The violent protests in Haiti early July 2018 against the rising costs of oil products show a growing refusal among a large part of the Haitian population to continue paying taxes without receiving any services in return. Already in 2017, when the national budget and the new tax system accompanying the budget were presented in the Haitian parliament, this caused much public concern. More and more, people are questioning the way the government is using the country’s resources, because they are witnessing an increasing deterioration of the public services and a government that is incapable of dealing with even its most elementary responsibilities.
As a result, and helped by social media, the Haitian people continue to be stunned to hear how high State officials, belonging to the executive, legislative or legal powers, receive each month large amounts of money from the treasury department for all kind of privileges: fancy houses, large amounts to buy telephone cards or gasoline, or just to pay numerous consultants who don’t produce anything. In the meantime, the large majority of the people is rotting away in misery with nothing more than two (2) dollars a day to live on. People are starting to say no to this kind of system and are calling the government to account. They are starting to identify the different strategies used by the small and big shots, within and outside of the State, to embezzle public funds for their own purposes.
In fact, poverty in Haiti has not stopped growing. For a long time now the country has been known to be the poorest of the American continent.
Corruption, small and large, and the waste of money are stripping Haiti of a good part of its resources. This is preventing the country from investing the necessary means to satisfy the multiple needs of the people. And since international aid is becoming scarce, the State has a growing tendency to pull back from its obligations to guarantee the fundamental rights of its citizens, such as access to education, health services, food, etc.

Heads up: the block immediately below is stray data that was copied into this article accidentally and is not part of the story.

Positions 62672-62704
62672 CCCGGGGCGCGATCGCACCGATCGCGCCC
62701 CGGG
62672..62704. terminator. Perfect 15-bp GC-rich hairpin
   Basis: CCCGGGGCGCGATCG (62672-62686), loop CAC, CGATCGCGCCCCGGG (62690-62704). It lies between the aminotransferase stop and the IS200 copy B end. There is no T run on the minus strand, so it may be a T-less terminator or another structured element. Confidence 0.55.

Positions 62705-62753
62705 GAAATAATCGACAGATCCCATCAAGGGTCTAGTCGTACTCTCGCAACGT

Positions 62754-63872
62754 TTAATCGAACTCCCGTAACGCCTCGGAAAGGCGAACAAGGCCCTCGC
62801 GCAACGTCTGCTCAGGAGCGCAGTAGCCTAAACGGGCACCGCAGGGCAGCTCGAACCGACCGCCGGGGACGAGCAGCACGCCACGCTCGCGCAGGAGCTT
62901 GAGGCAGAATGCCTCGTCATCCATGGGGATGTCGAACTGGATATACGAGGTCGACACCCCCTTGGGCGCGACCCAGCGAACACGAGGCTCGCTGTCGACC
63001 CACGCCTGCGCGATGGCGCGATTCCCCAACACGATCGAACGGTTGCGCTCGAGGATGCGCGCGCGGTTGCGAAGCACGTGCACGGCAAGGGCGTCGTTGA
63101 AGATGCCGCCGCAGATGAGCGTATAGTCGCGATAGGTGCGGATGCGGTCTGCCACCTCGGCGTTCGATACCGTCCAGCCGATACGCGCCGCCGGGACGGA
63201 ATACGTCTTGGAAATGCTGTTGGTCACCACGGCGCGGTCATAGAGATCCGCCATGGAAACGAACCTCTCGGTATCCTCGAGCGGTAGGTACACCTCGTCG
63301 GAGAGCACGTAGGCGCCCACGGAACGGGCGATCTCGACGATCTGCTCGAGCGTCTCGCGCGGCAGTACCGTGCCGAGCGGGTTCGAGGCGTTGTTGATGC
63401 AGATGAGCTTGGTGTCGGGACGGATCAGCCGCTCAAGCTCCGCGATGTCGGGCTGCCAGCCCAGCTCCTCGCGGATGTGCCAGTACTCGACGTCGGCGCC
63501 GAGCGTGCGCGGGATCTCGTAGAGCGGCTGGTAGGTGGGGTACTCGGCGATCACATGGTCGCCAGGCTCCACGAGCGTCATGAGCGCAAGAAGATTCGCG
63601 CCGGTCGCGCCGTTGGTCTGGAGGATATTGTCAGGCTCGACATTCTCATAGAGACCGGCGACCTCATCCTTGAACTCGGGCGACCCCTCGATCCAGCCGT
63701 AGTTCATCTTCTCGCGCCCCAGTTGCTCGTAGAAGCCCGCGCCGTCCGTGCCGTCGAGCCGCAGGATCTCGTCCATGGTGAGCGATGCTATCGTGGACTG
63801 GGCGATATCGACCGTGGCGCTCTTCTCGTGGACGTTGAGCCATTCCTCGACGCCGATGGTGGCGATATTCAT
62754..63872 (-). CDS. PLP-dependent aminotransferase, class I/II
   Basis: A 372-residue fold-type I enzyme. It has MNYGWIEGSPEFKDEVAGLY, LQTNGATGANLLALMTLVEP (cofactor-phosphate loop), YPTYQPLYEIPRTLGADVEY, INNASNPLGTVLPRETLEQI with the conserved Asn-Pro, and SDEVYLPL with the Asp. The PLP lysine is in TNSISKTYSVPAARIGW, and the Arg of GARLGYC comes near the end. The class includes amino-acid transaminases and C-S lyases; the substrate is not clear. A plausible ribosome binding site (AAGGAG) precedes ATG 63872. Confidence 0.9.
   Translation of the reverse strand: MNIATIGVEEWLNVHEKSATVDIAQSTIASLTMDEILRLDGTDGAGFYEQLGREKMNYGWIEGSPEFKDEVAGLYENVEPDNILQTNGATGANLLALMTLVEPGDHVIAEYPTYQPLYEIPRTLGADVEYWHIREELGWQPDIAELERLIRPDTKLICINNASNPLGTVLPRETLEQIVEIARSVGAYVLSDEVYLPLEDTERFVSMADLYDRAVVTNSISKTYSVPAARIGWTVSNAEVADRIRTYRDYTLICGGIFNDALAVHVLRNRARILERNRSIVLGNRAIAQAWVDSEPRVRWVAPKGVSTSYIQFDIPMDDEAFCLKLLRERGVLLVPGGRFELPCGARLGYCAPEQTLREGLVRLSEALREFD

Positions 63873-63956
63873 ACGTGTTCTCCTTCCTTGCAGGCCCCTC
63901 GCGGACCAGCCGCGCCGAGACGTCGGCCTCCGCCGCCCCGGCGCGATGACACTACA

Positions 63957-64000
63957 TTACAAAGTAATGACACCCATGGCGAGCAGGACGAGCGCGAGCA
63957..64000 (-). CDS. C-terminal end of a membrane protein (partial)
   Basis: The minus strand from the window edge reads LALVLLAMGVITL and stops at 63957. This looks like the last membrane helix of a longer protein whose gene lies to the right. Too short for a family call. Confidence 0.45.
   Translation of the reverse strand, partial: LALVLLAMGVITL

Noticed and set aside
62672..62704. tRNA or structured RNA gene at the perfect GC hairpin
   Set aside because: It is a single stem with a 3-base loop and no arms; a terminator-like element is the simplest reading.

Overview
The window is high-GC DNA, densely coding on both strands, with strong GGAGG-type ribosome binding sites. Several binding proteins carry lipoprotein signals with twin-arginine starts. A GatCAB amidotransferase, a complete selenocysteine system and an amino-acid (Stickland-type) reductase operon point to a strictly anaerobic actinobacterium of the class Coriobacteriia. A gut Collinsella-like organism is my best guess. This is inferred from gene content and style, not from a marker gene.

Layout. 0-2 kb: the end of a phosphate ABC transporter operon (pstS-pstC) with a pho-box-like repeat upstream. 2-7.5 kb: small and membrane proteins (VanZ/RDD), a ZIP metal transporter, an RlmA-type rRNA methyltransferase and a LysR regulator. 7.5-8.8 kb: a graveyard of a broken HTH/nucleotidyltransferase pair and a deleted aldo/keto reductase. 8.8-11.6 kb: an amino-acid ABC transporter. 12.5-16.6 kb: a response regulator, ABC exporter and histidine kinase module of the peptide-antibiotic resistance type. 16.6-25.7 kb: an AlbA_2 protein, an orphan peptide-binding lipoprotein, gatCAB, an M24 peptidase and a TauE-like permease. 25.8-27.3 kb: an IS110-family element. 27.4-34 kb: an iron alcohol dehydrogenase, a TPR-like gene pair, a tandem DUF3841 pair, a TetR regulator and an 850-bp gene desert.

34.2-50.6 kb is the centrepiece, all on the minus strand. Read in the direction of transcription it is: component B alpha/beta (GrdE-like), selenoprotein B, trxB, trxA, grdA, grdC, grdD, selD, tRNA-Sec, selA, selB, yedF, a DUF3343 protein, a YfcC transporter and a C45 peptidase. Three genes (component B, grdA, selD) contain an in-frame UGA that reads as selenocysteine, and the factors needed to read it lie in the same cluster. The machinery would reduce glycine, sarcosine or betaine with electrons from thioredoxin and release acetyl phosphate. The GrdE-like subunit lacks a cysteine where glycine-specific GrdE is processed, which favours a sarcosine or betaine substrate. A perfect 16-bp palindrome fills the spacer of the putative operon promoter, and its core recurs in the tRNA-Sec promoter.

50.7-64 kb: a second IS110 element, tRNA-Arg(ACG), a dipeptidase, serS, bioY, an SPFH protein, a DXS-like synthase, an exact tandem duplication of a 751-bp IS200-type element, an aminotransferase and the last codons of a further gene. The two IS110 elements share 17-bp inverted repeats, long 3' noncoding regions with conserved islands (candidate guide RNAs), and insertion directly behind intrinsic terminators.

One of the corruption files that has let to much debate is the one about the Petrocaribe Fund, the program established by Venezuela, selling oil under favourable conditions to a number of Latin American and Caribbean countries, one of them Haiti. During the past ten years, according to various sources, more than three billion dollars of these funds seem to have vanished, while no one is able to inform about the usage of them. Of course, there have been some projects, here and there, most of them uncompleted and without any clear articulation. Nevertheless, there is no way that these initiatives can justify the use of such large amounts of money.
The country is now calling the government to account for the use of the Petrocaribe Fund and of other funds that supply the public treasury. But the reaction of the authorities to their requests for information and justice is one of contempt. Everything shows that there is a kind of high level conspiracy to prevent that these matters are thoroughly investigated. At the Presidency, even a vague desire to investigate the Petrocaribe files is considered to be « political persecution ». And in the Haitian parliament the senate has already prepared two reports that pin a number of high-level dignitaries, but parliamentary factions close to the government are doing everything to prevent these files to advance.
What about the civil society, what are they doing? The society is starting to move: citizens are talking and discussing the management of the country’s resources. More than fifty people have already filed complaints trying to question the managers of the Petrocaribe Fund. Others have been organizing demonstrations demanding accountability. For example, on August 7 human rights organizations have marched the streets of Port-au-Prince against corruption. Using social media, groups of people try to mobilize national and international public opinion because, according to them, it concerns a serious human rights violation.
Slowly the pressure is rising, but organisations are still slow in forming a big united front against corruption. Meanwhile, some voices are calling for a total revision of the management system of the country, meaning the State, because according to them, through the structures and ways of governing the Haitian State is encouraging the plundering and wasting of the country’s resources. During the current process of selecting and approving of a new prime minister the matter of corruption is at the centre of the debates, so much so that the president was forced to go back on his original plan to request that the nominated prime minister work on the file of the Petrocaribe Fund.
Without a State reform with new and clear orientations, without firm decisions about the management of the country’s resources, without a large social mobilization demanding the spending of sufficient resources to satisfy the real needs of the people, the public funds predators will continue to plunder and embezzle the public treasury. Will Haiti be able to get out of this vicious circle?